If you do the math, it’s pretty clear that a good rivalry piques fans’ interest. When you don’t like someone in your life, you’ve probably fantasized about punch them in the face more than a few times. So, when two fighters who badmouth each other and talk about how they can’t wait to beat their opponent, we want to see it. For all the criticism lobbed at Chael Sonnen for his “pro-wrestling” style promotion, he’s gotten enough people interested in his fight with Silva to incite a whole country. MMA fans, both hardcore and casual, will be watching that fight. The UFC has the opportunity to cash in on these feuds starting at UFC 145. Whether or not the fights themselves live up to the hype is a different story. Because while a feud may equal big money, it doesn’t always equal a good fight.

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7 Responses to “Editorial Spotlight | Do Main Event Feuds Translate to Big Money?”

  1. Pijan says:

    I think each contender in this situation should be grateful. Cause let’s face it, if Jon Jones weren’t champion, Rashad Evans wouldn’t be getting a title shot right now. I think the same can be said for Sonnen and Faber. Only thing is, Sonnen got totally fucked having to fight Silva in Brazil. That’s like fighting a Silva on steroids, doesn’t bode well for our loud mouth replica belt wearing paper champ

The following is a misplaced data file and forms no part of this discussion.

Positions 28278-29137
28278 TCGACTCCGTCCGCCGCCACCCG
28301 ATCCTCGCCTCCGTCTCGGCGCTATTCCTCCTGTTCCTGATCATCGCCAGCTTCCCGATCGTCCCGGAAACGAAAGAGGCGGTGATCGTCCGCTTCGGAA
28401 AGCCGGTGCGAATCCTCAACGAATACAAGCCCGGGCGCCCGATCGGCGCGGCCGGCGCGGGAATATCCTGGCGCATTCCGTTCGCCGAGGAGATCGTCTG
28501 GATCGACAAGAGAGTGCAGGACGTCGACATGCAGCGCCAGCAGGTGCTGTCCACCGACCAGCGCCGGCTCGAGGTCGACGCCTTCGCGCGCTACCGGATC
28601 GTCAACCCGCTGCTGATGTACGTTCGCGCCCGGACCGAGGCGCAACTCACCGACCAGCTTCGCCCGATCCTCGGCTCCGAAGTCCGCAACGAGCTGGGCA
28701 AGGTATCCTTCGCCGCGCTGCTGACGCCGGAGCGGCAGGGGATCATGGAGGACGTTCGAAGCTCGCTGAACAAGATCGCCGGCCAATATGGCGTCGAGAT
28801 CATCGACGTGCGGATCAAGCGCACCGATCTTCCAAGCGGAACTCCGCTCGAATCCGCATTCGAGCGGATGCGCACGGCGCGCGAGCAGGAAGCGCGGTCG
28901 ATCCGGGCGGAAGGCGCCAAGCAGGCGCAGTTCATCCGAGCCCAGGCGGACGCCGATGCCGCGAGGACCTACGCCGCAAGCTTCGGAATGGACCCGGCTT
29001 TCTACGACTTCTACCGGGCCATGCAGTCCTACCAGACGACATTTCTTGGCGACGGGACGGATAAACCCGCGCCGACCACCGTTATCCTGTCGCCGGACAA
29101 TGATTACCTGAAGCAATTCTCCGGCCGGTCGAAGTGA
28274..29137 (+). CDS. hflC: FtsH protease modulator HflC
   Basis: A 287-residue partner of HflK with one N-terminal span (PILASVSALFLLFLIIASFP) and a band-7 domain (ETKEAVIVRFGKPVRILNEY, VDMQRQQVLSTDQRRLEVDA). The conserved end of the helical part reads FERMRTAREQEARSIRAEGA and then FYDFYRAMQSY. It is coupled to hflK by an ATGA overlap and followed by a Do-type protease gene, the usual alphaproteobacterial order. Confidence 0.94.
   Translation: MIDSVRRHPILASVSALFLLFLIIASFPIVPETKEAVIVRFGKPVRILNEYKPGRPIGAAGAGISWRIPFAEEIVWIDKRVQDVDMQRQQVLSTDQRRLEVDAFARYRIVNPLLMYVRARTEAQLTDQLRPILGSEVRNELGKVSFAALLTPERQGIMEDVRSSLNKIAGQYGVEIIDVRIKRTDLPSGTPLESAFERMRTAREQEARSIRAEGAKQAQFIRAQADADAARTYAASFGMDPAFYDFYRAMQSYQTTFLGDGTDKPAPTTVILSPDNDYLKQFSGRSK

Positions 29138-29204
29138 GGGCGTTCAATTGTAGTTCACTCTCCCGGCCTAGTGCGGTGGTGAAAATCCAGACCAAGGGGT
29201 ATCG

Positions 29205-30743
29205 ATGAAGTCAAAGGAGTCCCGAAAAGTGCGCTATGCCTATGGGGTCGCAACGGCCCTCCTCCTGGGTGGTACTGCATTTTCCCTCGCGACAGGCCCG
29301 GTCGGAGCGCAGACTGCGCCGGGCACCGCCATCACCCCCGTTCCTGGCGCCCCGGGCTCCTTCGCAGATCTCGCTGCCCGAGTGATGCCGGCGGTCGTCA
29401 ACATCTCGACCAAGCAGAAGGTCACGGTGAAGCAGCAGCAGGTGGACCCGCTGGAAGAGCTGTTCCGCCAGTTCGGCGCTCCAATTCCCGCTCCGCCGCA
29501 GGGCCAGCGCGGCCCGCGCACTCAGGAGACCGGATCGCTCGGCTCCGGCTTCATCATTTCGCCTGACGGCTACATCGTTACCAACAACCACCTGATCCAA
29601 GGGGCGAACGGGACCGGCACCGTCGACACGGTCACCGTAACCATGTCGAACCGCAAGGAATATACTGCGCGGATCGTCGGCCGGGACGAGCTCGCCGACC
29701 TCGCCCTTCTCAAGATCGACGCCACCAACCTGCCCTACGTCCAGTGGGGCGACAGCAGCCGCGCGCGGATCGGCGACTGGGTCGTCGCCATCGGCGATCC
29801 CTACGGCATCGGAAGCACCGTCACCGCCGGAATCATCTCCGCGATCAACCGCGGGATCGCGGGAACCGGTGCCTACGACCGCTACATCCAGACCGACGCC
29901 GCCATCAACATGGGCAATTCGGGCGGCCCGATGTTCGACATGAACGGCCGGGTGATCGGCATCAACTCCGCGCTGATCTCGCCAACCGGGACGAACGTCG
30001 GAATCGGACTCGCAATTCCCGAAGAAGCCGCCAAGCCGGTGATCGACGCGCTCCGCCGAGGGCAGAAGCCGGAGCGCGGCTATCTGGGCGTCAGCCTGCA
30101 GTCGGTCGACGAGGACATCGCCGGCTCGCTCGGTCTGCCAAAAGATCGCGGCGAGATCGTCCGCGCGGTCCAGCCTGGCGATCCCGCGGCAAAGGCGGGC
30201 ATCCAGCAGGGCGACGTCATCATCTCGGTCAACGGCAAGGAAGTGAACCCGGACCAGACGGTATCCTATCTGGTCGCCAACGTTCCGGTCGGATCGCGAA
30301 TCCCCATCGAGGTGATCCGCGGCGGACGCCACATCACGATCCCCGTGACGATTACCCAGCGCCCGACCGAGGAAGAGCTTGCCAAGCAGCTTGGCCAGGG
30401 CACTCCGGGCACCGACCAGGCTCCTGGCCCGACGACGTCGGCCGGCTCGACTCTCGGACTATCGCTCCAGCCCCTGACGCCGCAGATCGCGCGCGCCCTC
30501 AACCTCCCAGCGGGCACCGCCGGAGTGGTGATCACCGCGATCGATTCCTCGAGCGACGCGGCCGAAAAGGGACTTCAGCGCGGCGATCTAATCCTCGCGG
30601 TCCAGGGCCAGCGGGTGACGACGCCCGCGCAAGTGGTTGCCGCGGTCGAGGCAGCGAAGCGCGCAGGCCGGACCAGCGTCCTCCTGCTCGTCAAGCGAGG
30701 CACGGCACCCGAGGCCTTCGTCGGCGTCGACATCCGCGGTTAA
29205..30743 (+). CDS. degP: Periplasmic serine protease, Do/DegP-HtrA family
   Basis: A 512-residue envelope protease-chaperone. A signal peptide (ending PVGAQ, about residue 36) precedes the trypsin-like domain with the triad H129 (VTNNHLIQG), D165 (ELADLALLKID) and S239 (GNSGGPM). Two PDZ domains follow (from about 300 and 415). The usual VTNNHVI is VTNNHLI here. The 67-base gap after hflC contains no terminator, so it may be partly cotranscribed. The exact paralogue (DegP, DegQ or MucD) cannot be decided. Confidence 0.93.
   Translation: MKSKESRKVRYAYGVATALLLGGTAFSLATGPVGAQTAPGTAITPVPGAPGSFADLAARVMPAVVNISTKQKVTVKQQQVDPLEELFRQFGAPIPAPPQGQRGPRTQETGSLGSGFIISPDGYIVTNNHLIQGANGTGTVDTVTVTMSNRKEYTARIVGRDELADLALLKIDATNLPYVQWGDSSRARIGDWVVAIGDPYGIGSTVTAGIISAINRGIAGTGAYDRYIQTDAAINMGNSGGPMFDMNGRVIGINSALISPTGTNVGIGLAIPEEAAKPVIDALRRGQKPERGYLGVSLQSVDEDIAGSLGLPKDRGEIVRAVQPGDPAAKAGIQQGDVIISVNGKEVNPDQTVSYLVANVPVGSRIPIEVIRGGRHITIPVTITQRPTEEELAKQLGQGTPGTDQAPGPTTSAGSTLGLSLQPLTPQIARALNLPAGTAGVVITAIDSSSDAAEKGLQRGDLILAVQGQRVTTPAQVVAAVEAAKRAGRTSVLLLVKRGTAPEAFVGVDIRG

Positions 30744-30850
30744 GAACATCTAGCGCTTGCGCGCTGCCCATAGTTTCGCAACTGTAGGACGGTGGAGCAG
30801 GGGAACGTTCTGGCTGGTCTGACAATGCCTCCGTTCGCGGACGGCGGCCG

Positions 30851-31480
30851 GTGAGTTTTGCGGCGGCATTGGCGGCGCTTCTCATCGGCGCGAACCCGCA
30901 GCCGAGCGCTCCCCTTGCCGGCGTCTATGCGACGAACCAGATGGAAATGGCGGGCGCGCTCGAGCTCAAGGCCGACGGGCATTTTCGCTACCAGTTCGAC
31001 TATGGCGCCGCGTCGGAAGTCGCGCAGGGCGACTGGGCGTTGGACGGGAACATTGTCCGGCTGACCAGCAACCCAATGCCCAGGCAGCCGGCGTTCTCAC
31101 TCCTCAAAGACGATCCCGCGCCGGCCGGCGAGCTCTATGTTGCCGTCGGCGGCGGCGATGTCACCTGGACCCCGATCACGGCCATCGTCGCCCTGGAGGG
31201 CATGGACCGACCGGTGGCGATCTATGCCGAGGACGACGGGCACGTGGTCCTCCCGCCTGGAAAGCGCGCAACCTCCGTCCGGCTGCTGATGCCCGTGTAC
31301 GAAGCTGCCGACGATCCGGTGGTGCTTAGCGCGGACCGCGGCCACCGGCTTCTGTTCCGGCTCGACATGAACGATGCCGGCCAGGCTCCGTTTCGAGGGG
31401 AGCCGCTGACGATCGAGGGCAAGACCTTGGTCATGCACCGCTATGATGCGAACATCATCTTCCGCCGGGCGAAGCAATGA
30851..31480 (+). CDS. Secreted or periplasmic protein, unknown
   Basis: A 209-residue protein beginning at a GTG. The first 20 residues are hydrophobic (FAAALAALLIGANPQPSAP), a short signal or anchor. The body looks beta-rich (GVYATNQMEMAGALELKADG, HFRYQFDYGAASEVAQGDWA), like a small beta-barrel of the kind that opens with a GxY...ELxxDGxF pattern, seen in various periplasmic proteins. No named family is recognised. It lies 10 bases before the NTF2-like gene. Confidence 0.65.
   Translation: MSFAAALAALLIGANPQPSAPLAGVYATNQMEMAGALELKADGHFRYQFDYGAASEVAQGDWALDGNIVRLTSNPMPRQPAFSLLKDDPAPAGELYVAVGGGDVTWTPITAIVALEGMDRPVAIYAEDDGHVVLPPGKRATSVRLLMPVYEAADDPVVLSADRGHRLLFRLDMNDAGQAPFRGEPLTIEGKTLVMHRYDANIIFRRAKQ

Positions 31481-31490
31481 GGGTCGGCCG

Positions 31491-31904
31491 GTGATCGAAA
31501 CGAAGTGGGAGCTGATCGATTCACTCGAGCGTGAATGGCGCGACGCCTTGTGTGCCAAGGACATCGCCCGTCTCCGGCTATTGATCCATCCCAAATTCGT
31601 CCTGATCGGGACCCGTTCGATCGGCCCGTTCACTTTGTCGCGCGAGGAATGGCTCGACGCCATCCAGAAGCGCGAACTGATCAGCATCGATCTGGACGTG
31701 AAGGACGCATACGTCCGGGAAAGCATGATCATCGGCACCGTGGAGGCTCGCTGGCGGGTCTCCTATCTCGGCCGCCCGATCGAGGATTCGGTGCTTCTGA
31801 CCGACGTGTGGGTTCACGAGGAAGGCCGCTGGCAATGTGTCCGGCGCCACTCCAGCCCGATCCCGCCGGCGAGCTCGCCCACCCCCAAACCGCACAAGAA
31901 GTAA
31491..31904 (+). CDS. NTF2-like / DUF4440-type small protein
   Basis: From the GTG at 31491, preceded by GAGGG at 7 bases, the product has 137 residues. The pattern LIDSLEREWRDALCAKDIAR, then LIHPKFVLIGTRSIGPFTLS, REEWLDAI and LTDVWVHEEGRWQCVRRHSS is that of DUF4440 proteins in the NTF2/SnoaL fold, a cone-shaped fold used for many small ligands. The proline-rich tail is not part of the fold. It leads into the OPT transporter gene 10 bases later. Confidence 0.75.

2. Sean says:

    im just tired of people talking about how sonnen beat silva for 4 rounds when silva wasnt trying to strike with him. they all forgot that he said he would submit him for shit talking BJJ. idk people forget things pretty quickly on the internet

  3. Dan the lobster says:

    So sick of hearin about jones v Evans to the point where I don’t want watch the fight they said anything worth hearing months ago, I’m more interested in the undercards now

  4. syche says:

    grown men in bright pink…my god..after the build up when Rashad was running around grabbing his dick i was behind Bones but this just flipped me again…

  5. jamie says:

    This is the only reason Chael ‘Fail’ Sonnen got the decision win over Bisping, who in my opinion got robbed. As mentioned above the Spider promised to submit the wrestler for his trash talking of BJJ, so Chael looked good to Americans who like to watch guys hump someones leg for 4 rounds, then got beat. I predict a fully fit Spider will finish Sonnen before the championship rounds

  6. Shawn says:

    Most MMA ‘fans’ only watch to see a bloody brawl. Its more a spectacle for them, n less a combative sport. And nothing screams blood than ‘bad blood’. I’m no exception to enjoy seeing someone getting their asses handed to them, especially when they deserve it. But first and foremost, I watch fights as a competitive sport. Which is what its intended to be. Skill vs skill, tactics vs tactics. I find a five round battle (ie. Hendo vs Rua) that goes to decision, just as enjoyable as someone getting KTFO in the second round, or getting dominated for 3 before being submitted. For many MMA ‘fans’, its a WWE mentality. But hey, business wise, its what sells.